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**CFA Practice Question**

Which of the following answers is false in reference to confidence levels and/or tests of significance? Choose the best answer.

A. All else being equal, the confidence interval for a test with a 5% significance level is larger than the confidence interval for a test with a 1% significance level.

B. The Greek letter alpha is used to denote the probability of a Type I error. The confidence level can be found by (1 - alpha).

C. In most hypothesis testing, the power of a test is equal to (1 - Type II error probability).

**Explanation:**The confidence interval for a test with a 5% level of significance is smaller than the confidence interval for one with a 1% significance level. Remember that the significance level is typically set equal to the probability of a Type I error, which is defined as the act of incorrectly rejecting the null hypothesis. In hypothesis testing, the significance level is denoted by the Greek letter alpha. As the level of confidence increases, the confidence interval will increase. This will be mirrored by a decrease in the alpha coefficient (i.e., the probability of a Type I error) for the hypothesis test.

The remaining answers are correct.

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**User Contributed Comments**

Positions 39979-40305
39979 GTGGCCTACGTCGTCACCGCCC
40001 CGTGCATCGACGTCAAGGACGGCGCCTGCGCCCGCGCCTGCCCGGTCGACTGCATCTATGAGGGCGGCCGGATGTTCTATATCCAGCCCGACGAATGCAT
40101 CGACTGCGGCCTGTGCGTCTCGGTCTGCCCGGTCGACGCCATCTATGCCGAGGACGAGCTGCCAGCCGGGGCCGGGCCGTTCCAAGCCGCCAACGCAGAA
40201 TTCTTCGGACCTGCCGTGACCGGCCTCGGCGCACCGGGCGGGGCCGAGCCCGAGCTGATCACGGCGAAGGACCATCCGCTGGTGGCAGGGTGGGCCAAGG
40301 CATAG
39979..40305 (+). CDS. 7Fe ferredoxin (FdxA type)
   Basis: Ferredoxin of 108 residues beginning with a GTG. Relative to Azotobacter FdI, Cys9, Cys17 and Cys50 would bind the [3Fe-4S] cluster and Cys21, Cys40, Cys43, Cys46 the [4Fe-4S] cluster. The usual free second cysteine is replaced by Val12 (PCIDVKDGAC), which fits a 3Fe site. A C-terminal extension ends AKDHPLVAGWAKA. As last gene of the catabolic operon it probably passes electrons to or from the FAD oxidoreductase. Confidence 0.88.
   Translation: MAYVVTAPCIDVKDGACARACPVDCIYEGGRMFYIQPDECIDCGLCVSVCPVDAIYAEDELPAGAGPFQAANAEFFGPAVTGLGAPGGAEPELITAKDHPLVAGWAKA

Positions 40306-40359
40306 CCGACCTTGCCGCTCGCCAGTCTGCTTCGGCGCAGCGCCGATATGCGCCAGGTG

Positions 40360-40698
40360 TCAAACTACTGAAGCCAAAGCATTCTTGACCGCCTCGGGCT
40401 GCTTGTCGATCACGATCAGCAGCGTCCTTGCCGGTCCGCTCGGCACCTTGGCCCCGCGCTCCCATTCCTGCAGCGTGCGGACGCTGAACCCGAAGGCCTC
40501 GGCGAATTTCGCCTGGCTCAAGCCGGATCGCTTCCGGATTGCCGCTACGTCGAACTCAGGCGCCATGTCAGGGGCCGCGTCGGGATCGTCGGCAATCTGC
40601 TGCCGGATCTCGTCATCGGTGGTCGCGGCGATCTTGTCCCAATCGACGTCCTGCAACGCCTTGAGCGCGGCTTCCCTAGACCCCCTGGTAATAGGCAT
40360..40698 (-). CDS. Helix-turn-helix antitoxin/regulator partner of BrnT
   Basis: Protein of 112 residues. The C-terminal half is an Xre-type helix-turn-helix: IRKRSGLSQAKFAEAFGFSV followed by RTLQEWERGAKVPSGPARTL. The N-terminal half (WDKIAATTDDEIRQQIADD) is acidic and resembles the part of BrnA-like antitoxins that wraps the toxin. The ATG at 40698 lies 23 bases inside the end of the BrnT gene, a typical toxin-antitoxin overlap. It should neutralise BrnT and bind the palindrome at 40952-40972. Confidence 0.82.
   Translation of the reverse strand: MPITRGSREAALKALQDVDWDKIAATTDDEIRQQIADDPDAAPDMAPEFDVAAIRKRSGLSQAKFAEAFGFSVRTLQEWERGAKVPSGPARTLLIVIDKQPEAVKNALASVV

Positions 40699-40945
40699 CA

8

User |
Comment |
---|---|

danlan |
1)alpha=prob(type I error) Is it significance level? 2)confidence level=1-alpha 3)power of test=1-prob(type II error) |

steved333 |
always be sure to get whether the question is asking for which is true vs which is false!! |

boddunah |
pay attention to " true" or "false" |

HolzGe1 |
Why is C correct? It says the power of a test is equal to (1 - type II error probability) for _MOST_ hypothesis testing. Isnt that true for _EVERY_ hypothesis testing? |

HolzGe1 |
Ah, "best answer", I guess... |

marattus |
HolzGe1, I think they meant that the question is asking for the best answer for about Confidence level/test of significance. So, while B and C are also correct, but are related to Hypothesis testing, rather than the CL. Though I am with you on this - since all of these are interrelated, it can become too subjective when one tries to define what comes first depending on where you start from. |

marattus |
HolzGe1, correction )) I just realized it asked for the False answer... |

ashish100 |
Alpha, Significance level, and Prob. of Type I error all the same intellectual shenanigans. Danlan summarized the formulas pretty good up there. |